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Single File Components

Global components are defined in many Vue projects using Vue.component, followed by new Vue ({el: ?#container?}) to target a container element that exists in the body of every page.

The above method could work very well for small to medium-sized projects where JavaScript is used to enhance certain views alone. However, in more complex projects or when our frontend is entirely driven by JavaScript, in this case the following disadvantages become apparent:

  • Global definitions will force unique names for every component
  • String templates usually lack syntax highlighting and will require ugly slashes for multiline HTML
  • The fact that there is no CSS support means that while HTML and JavaScript are modularized into components, CSS will be conspicuously left out
  • No build step restricts us to HTML and ES5 JavaScript alone, and not preprocessors like Pug (formerly Jade) and Babel

All these problems are solved by single-file components with a .vue extension, this is made possible with build tools like Browserify and Webpack.

An example of a file is shown in the greeting.Vue:

greeting.vue

<template>
   <p>{{greeting}} World</p>
</template>
<script>
Module.exports = {
Data:function(){
  Return {
	greeting:?Hi?
  }
}
</script>
<style scoped>
p{
     font-size:2em;
     Text-align:center;
    }
</style>

Then we get:

  • Complete syntax highlighting
  • CommonJS modules
  • Component-scoped CSS

Just as promised, preprocessors such as Babel, Pug and Stylus for more-rich components and cleaner.

greeting.vue

<template lang=?jade?>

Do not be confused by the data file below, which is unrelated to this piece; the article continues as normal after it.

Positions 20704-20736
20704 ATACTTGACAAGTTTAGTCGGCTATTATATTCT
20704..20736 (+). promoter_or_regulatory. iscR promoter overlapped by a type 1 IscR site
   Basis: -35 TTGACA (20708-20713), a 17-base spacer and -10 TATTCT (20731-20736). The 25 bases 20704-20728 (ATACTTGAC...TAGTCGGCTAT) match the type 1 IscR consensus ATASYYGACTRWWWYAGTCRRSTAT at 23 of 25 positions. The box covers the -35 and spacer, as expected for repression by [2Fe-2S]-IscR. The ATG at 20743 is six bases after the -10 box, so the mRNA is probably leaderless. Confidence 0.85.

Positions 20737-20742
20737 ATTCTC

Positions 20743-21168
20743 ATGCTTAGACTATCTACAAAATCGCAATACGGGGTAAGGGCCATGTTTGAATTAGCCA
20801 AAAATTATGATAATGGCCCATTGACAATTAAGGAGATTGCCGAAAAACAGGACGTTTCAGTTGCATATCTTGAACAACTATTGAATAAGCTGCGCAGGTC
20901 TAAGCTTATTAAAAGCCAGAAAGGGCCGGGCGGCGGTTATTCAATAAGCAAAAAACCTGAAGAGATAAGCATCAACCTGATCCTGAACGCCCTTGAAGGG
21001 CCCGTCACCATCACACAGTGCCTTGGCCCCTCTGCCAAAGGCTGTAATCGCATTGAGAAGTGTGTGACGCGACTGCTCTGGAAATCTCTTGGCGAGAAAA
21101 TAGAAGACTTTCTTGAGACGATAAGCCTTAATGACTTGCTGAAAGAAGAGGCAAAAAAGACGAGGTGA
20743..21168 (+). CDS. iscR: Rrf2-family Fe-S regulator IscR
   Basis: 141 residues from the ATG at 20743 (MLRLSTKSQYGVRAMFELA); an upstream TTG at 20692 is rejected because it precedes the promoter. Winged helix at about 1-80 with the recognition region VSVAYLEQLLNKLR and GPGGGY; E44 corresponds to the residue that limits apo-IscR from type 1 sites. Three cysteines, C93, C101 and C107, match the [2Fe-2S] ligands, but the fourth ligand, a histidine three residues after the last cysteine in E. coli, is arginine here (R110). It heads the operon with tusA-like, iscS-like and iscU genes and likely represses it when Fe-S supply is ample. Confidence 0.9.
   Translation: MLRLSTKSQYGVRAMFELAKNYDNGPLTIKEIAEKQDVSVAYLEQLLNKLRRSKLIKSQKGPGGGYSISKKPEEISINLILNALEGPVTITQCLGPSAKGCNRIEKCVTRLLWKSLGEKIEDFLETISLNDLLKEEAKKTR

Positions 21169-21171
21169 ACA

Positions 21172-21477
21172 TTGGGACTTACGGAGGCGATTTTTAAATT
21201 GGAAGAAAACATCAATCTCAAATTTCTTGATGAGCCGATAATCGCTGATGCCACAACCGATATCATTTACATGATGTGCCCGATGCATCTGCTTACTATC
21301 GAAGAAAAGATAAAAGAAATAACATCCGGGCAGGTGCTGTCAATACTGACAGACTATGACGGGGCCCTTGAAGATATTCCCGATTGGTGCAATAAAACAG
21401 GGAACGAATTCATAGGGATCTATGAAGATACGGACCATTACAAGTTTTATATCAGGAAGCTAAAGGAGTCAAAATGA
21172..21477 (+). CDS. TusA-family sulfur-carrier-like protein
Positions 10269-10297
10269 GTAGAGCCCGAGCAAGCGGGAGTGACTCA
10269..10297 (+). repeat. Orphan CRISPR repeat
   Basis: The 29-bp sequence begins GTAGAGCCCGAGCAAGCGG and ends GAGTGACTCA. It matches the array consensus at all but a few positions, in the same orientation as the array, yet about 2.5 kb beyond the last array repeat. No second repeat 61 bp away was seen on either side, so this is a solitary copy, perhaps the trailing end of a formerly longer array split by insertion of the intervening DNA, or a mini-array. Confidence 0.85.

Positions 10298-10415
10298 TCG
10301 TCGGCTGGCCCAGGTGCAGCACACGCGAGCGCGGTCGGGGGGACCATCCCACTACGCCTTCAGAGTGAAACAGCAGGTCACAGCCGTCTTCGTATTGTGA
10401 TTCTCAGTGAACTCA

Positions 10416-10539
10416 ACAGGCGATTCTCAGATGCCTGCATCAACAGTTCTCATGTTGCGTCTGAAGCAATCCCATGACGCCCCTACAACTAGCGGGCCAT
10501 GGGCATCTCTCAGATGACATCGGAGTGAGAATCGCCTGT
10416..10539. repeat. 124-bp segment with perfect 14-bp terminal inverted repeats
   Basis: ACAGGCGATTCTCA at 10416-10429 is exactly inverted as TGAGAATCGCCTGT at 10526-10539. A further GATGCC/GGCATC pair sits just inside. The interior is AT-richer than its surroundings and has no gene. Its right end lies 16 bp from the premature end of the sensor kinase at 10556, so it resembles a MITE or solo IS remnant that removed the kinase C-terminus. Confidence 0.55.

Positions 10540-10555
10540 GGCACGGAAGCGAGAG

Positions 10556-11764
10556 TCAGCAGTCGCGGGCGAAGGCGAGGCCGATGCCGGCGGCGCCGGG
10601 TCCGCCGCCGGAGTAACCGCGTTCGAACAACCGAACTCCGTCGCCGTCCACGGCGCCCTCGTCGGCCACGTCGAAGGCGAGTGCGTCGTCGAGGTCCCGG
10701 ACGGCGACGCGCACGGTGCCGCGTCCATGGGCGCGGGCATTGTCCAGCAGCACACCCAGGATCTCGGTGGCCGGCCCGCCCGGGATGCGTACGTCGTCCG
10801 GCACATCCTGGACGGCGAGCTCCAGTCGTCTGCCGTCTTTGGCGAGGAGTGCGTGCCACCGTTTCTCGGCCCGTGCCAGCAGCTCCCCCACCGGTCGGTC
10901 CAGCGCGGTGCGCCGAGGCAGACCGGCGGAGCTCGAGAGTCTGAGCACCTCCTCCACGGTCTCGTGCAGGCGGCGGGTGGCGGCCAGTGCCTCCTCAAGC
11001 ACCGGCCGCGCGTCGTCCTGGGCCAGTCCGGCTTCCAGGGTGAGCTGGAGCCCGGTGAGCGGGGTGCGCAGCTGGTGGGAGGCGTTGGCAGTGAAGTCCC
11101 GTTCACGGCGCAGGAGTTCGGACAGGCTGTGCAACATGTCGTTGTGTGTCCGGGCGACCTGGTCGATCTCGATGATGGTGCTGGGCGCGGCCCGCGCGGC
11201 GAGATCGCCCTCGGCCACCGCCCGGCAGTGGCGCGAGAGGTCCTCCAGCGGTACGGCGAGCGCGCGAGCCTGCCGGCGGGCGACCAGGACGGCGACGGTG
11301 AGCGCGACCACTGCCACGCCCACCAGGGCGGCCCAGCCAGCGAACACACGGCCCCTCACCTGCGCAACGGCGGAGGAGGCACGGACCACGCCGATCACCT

div
    p {{greeting}}World!
     Other-component
  </template>
<script>
 import OtherComponent from ?./OtherComponent.vue?
export default{
data(){
    return{
    greeting: ?Hello?
   }  
},
components:{
      otherComponent
  }
}
</script>
<style lang=?stylus? scoped>
p 
   font-size 2em
    text-align center
</style>

The languages (like jade and stylus) are only examples. We can use Buble, TypeScript, PostCSS, SCSS or any other processor that can make one more productive.

What About Separation of Concerns?

It is important thing to note is that separation of concerns is not equal to separation of file types. In modern user interface development, we have found that rather than dividing the codebase into three huge layers that interweave with one another, it is much more sensible to divide them into loosely-coupled components and compose them. Inside a component, its template, logic and styles are inherently coupled, and collocating them actually makes the component more maintainable and cohesive.

Even if one does not like the idea of Single-File Components, we can still leverage its hot-reloading and pre-compilation features by separating your JavaScript and CSS into separate files:

<!-- my-component.vue -->
<template>
  <div>This is going to be pre-compiled</div>
</template>
<script src="./my-component.js"></script>
<style src="./my-component.css"></style>

Getting Started

For Users New to Module Build Systems in JavaScript

When working with .vue components, we are actually entering the realm of advanced JavaScript applications. This means learning to use a few additional tools if we haven?t already:

  • Node Package Manager (NPM).
  • Modern JavaScript with ES2015/16: To work with .vue component one must be comfortable with ES2015/2016, this does not mean memorize everything but at least leave a page reference.

Check out Vue CLI 3 after you have feeling Follow the instructions and you will have a Vue project with .vue components, ES2015, Webpack and hot-reloading in no time!

For Advanced Users

The CLI takes care of most of the tooling configurations for us, it also allows fine-grained customization through its own config options.

In case we prefer setting up our own build setup from scratch, we will need to manually configure webpack with vue-loader.



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